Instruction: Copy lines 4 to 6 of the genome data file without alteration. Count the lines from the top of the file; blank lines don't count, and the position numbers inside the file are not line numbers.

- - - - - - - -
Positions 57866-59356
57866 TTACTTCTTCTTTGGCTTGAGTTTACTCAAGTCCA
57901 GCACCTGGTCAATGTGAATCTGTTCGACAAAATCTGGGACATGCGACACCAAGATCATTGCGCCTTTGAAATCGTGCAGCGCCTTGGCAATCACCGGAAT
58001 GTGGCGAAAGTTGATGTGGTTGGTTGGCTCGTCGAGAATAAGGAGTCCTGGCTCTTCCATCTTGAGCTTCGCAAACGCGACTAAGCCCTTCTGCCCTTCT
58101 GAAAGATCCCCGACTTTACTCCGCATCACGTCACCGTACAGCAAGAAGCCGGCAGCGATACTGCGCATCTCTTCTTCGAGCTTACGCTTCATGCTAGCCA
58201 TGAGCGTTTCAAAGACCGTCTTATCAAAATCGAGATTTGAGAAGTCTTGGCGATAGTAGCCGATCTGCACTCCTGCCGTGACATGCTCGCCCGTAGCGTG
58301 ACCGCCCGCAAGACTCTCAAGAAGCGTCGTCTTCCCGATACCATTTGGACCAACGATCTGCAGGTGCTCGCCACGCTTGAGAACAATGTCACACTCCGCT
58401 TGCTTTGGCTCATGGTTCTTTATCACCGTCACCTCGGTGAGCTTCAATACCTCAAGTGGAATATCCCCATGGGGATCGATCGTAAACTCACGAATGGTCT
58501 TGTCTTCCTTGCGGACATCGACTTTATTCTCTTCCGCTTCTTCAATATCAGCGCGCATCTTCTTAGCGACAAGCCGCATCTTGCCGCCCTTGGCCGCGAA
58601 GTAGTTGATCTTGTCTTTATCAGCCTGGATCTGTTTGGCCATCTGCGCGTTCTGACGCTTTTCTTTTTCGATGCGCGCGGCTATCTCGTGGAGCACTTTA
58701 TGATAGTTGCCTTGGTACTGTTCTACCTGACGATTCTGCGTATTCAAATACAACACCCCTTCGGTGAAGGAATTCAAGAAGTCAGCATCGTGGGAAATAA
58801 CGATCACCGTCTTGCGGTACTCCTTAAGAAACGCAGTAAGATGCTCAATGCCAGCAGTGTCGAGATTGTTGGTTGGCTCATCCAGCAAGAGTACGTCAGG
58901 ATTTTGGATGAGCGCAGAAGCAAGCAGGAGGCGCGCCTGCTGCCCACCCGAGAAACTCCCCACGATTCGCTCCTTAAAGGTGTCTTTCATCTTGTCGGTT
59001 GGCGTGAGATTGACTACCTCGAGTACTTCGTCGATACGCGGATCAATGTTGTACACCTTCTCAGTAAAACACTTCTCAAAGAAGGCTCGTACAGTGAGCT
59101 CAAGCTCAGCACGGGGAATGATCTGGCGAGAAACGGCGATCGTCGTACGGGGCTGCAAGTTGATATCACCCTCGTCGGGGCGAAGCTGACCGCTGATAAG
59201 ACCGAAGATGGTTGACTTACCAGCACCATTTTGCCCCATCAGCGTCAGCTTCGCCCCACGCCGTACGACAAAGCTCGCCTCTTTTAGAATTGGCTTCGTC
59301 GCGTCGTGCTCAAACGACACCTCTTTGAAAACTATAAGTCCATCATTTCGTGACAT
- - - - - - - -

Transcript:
58001 GTGGCGAAAGTTGATGTGGTTGGTTGGCTCGTCGAGAATAAGGAGTCCTGGCTCTTCCATCTTGAGCTTCGCAAACGCGACTAAGCCCTTCTGCCCTTCT
58101 GAAAGATCCCCGACTTTACTCCGCATCACGTCACCGTACAGCAAGAAGCCGGCAGCGATACTGCGCATCTCTTCTTCGAGCTTACGCTTCATGCTAGCCA
58201 TGAGCGTTTCAAAGACCGTCTTATCAAAATCGAGATTTGAGAAGTCTTGGCGATAGTAGCCGATCTGCACTCCTGCCGTGACATGCTCGCCCGTAGCGTG